The moment of truth for marketplace lending

Marketplace lenders (MPLs) have emerged in a unique environment of depressed interest rates.

Whilst the competitive foundation behind the idea of MPLs is that they offer better terms to lenders and borrowers by cutting out the middleman, i.e. the bank, price may not be their best selling point.

In fact, well into the second decade of marketplace lending, the price advantage of MPLs is highly debatable.

But sharp growth in the industry over the last five years is not.

As interest rates rise, we might find that MPLs true advantage over incumbents lies not in price, but in user experience, and their ability to serve previously unserved parts of the market.

Those MPLs that are delivering significant value outside of price, such as in speed of decision making and user experience, will find themselves less impacted by a changing interest rate environment. This is especially true in product areas such as the invoice financing space, where speed is more of a priority for the client than price.

As well as outperforming on speed and user experience, armed with fresh ideas, modern technology stacks, and advanced credit underwriting models, these businesses have been able to offer credit to businesses that banks have largely neglected.

Businesses serving previously unserved parts of the market have exciting opportunities ahead by short-cutting product distribution through hybrid partnerships with banks. This is especially true of MPLs in the small business space, where, having struggled for years to properly serve the UK’s smaller businesses with credit, some banks see the MPL products as complimentary to their offerings, rather than competitive.

Those MPLs looking to build direct distribution channels also have reason to cheer, with investments in brand starting pay off. A recent survey found that 11% of businesses would actively choose to borrow from a peer-to-peer lender as their first choice finance provider.

Rising interest rates could begin to place more strain on loan books, and so it’s time for MPLs to start thinking hard about loan book management. One route could be to use supply chain partnerships to become more sophisticated at managing a scaled loan book. For example, in debt recovery we could see partnerships with high-quality debt collection agencies which could limit the impact of borrower defaults on lender returns.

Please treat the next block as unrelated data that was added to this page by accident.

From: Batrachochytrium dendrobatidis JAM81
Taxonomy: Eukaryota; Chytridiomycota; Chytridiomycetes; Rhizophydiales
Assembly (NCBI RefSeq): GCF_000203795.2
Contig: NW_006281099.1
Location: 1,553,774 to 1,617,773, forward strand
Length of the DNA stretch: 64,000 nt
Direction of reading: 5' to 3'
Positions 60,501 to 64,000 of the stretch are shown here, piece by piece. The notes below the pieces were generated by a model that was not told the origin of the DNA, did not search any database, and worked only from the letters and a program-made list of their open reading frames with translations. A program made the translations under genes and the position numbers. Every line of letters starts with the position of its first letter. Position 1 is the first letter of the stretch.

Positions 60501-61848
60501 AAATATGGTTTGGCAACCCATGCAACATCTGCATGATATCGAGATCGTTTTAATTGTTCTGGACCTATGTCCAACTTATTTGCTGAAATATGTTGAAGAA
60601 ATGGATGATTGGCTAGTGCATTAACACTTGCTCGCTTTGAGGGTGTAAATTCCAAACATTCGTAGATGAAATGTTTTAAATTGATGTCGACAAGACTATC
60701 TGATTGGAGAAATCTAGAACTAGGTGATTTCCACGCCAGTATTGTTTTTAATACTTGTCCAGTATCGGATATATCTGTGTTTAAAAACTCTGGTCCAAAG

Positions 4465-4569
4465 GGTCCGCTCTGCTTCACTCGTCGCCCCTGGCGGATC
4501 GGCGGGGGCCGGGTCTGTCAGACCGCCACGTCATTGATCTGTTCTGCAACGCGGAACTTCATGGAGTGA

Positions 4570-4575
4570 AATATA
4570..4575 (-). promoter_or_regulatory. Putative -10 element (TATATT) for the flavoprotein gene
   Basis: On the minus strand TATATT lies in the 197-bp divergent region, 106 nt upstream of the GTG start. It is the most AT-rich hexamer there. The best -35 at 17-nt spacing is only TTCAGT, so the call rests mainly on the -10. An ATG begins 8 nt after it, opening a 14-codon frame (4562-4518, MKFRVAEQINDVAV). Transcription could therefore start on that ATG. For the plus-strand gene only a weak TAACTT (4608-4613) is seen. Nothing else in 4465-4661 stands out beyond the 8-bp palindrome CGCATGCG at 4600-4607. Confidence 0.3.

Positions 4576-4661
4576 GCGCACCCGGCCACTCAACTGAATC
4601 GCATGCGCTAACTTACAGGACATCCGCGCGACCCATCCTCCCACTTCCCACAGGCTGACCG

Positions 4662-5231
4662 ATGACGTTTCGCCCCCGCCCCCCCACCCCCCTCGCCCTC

And then there’s the ISA.

Whilst ISA season is not what it once was, this will be the first ISA deadline on which investors can shield their MPL investments with the UK’s largest platforms from tax within an ISA wrapper.

Unlike the general trend of banks’ pricing of cash ISAs, it looks as if MPLs are keen to pass on all the extra net returns to investors, rather than taking a cut for their bottom line. This is a smart move. The Innovative Finance ISA is something the industry lobbied hard for because they knew it could help take the concept of marketplace lending more mainstream. A key signal of the likely long-term health of MPLs will be their ability to use ISAs to onboard significant numbers of new investors (rather than just boosting the returns of existing customers).

Our report last year argued that the idea that disintermediation necessarily means better prices for customers is overly simplistic and ignores how the bank’s cost of funding advantage outweighs MPLs operational advantage.

Whilst a new economic environment of rising interest rates will place the price point of MPL loans under more stress, there are other important advantages MPLs can leverage in order to continue their impressive growth trajectory.

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